I was in the principal’s office this morning, but not because I was in trouble.
I am working with a wonderfully committed principal in Vista, CA, Mary Contreras, on developing ways to use the arts as a methodology to reach English language learners on her site.
However, while I was in the office, two boys were ushered in because they were in trouble. I sat and listened to each tell his version of a story which essentially amounted to miscommunication involving bullying and a near physical fight.
As one boy left, the other started crying quietly.
After a moment or two, when gently pushed by Mary to talk about his feelings, the boy said he was sad because he was losing his friend. It was a really poignant and heartbreaking moment, and I truly felt for this kid.
This interaction brought me back to what I consider the absolute basics of schooling. Reading, writing, and arithmetic – basic?! Yes – no doubt about it.
But, first and foremost there is something else that is truly basic to being able to learn: a sense of belonging, of being cared for, of being in supportive relationships, and community. Without those basic elements, schools, at least in my opinion, are set up for constant mediocrity – if not failure.
Schools rich in arts and sports will always have a head start in the absolute basics, because the nature of the arts and sports are about creating, engaging, and community.
As I watched this pipsqueak of a third grader try to hold himself together, I was overwhelmed with how fundamentally important it is for school to be a place of safety and caring for all kids.
Where I live near San Diego nearly every school has a 50% or more free or reduced school population.
In fact, it is not unusual to find schools where over 90% of the kids are on free or reduced lunch, and where a significant percentage of the kids are classified as homeless because they are living in houses with multiple families.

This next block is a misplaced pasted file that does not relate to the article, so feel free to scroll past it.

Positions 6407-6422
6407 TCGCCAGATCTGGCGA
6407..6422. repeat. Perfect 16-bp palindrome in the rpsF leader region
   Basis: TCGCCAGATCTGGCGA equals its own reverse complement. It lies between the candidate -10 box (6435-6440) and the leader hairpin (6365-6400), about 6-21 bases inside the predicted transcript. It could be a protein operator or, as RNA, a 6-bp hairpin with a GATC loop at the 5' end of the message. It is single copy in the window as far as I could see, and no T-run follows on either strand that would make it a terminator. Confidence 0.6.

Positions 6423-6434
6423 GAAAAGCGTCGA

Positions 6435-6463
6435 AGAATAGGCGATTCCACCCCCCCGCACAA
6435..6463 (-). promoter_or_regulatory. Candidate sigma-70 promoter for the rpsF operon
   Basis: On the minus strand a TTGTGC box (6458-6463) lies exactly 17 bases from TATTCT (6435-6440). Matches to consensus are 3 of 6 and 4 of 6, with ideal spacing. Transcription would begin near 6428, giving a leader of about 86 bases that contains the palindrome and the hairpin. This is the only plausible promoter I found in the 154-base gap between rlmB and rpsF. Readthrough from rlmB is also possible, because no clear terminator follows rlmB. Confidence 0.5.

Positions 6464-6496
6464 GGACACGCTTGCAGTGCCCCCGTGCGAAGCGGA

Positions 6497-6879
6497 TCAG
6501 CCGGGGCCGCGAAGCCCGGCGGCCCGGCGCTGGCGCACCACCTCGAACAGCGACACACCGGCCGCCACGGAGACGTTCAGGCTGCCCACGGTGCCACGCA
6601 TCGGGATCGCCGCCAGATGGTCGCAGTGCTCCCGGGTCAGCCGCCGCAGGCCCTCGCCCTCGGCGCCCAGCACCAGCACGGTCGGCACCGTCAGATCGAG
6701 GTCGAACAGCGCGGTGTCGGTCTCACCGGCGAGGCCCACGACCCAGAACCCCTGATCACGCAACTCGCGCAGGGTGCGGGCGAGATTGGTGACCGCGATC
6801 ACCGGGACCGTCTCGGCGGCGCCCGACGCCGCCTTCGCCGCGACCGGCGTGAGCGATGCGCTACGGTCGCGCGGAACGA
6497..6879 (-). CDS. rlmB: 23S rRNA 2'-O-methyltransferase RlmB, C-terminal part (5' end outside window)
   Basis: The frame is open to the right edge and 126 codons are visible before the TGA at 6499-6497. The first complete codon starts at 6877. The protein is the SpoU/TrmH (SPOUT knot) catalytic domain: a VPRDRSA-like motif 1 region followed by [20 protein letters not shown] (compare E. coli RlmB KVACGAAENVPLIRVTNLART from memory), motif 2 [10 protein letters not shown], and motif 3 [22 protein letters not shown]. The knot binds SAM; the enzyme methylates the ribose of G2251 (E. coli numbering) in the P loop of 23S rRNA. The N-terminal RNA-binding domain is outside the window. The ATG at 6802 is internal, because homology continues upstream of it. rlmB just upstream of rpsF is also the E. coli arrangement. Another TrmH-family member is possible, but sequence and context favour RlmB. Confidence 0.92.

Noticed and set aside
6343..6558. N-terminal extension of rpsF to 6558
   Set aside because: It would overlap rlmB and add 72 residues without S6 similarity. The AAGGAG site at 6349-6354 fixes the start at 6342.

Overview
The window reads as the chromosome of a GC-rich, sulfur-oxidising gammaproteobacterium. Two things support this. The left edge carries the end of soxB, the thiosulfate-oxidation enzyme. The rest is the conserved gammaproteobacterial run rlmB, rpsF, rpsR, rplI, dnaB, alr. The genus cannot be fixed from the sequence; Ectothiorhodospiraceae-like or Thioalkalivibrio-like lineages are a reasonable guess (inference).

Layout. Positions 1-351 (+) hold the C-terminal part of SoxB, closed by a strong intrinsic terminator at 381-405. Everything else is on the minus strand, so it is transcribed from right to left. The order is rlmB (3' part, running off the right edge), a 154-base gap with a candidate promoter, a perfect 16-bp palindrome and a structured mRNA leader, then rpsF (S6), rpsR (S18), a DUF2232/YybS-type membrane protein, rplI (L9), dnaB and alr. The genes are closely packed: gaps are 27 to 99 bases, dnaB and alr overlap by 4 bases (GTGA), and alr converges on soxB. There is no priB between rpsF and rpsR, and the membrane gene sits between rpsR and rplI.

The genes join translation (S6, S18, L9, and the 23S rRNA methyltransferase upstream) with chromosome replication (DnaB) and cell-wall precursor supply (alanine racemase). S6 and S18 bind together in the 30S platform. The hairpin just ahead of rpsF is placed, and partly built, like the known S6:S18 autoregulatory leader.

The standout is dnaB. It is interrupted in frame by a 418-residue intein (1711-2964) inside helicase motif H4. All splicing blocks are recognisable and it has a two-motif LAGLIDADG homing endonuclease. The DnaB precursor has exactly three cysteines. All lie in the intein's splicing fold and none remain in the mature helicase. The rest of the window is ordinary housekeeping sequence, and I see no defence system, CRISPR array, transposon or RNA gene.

English language learners abound, and children represent many cultures. I’m positive this represents many of the districts across the nation.
I’ve never ever met a kid without potential.
I have met a lot of kids who lack opportunities. This includes the kids who come to me at the college level. Structured days with little room for social interaction, is counterproductive to teaching real-life skills and setting up kids for success.
Relationships with our teachers, peers, and families are a remarkable and powerful force in our development, whether positive, negative or somewhere in between. Developing and creating a sense of a positive community is it is an essential ingredient for successful learning, not simply a feel-good attribute or bonus for schools.
Being in Mary’s office was a powerful reminder to me that being in a safe and supportive environment trumps any of the “other” basics.
Truth is – kids should always come first.
Bring back the arts – and integrate them throughout the curriculum so that kids have time to interact and reflect, be creative and show off, and feel what it is like to be supported in the educational arena.
Be bold for kids! Reinvent the educational wheel with the absolute basics as the hub.